LINKS

Related Topics

finding sources

how to use sources

citing sources

how to do annotated bibliographies

The Best Sources: Secondary and Primary

A responsible paper will make use of the best available sources of information. Do not accept information presented at third hand. Seek secondary sources that reflect directly on the primary evidence. Use scholars who work in a dialogue with their peers. Use primary sources that provide the relevant raw evidence for the study wherever possible.

Google Books

Google Book Search or just plain "Google Books" is the best place to conduct research if you are looking for any book that is in the public domain (usually, this means works or translations that are about 80 years of age and older). Don't forget to set the pull-down display results bar to "Full Text Only." Also, be prepared to use your most skillful search techniques; Google's indexing and cataloguing is a mess. If you are looking for readily accessible English translations of primary source literature (albeit not always based on the best critical texts), you will find many great works available here. By the way: what you can't find on Google books look for on Archive.org.

WorldCat

WorldCat is totally awesome. The database contains entries on full catalogs of thousands of libraries. There is a Public WorldCat and a Subscription WorldCat (the latter link is for NCLIVE customers only). Use WorldCat to invesitage the publication history of books, to verify publication information, and otherwise make your bibliography sound.

Gale Virtual Reference Library

Gale Virtual Reference Library (this link is designed for Mars Hill College students only) has a huge selection of very authoritative academic encyclopedias. The search features let you see every article containing the search terms you employ—you score dozens of articles from a single search. The encyclopedias offer authoritative introductory and basic information (like dates and chronologies, biographical data, bibliographic entries, subject introductions, etc.) in thousands of sujects. The chief weakness of many student papers is a failure do their basic research in the encyclopedias before setting out into the secondary and primary literature.

JSTOR

JSTOR (this link is for ACA and MHC students only) is by far the coolest of the places to find secondary, peer-reviewed literature. The huge database at JSTOR contains the full text of thousands of volumes of the leading academic journals. An outstanding collection of religious, philosophical, classical, Biblical, and theological studies journals is archived at JSTOR. The articles in this database are diverse, and span almost 200 years of scholarship: from the early 19th to the early 21st century.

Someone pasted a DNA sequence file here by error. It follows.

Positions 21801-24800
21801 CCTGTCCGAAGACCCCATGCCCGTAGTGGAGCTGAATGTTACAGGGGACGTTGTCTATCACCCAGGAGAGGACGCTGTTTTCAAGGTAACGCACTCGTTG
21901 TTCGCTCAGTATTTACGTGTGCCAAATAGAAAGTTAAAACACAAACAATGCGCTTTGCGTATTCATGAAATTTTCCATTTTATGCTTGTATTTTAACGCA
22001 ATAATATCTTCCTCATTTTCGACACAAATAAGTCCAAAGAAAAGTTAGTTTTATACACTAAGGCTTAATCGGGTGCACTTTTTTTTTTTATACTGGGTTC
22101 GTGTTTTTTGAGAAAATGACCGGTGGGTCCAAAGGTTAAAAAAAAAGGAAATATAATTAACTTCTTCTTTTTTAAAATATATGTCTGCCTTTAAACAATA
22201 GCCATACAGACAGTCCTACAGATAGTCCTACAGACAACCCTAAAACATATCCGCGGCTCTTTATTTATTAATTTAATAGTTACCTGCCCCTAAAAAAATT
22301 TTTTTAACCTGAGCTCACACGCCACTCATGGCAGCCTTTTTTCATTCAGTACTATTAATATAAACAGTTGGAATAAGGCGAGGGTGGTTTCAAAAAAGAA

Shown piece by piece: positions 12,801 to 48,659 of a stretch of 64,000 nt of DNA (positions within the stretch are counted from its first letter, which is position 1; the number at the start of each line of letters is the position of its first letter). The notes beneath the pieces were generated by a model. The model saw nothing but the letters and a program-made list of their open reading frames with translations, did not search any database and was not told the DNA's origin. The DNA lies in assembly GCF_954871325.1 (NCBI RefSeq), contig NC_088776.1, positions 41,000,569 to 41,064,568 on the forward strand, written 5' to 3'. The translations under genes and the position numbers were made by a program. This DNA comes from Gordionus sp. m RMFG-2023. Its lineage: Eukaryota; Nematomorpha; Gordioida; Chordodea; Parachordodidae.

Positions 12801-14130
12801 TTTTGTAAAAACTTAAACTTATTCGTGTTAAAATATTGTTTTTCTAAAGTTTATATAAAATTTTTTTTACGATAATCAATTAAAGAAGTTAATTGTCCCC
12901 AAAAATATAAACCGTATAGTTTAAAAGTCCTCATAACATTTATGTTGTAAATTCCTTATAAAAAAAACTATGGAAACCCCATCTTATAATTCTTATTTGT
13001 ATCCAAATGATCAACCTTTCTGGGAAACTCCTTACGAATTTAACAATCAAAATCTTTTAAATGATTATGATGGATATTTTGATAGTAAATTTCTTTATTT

Online Libraries of Ancient Primary Sources

Many different collections of primary (and secondary) sources can be found online. For students of world religion and mythology, the collection of public domain texts at SacredTexts.com can prove incredibly useful.

For students of Christianity, the collection at Christian Classics Ethereal Library is a wonderful aid. For students of early Christian literature, a great library can be found at Gnosis.org. The library of Ancient Near Eastern texts found at ETANA.org (Electroic Tools and Ancient Near Eastern Archives) is absolutely fabulous. The Electronic Text Corpus of Sumerian Literature from the Oxford Oriental Institute is very good on ancient Akkadian and other Mesopotamian texts. For ancient texts in general, one can use The Ancient History Sourcebook at Fordham and The Perseus Digital Library at Tufts. For Greco-Roman texts you can use Lacus Curtius at University of Chicago. The Internet Classics Archive at MIT contains many important works. The abriged online version of the Thesaurus Linguae Grecae contains the full Greek text of a number of important authors.

Basically every ancient text which existed in a printed edition prior to 1929 is available for free somewhere online. You just have to figure out how to search for it. The Latin titles used for ancient works in the early 19th century are sometimes the key to finding these antique editions. Be savvy in your searching, and you will be amazed at what you turn up.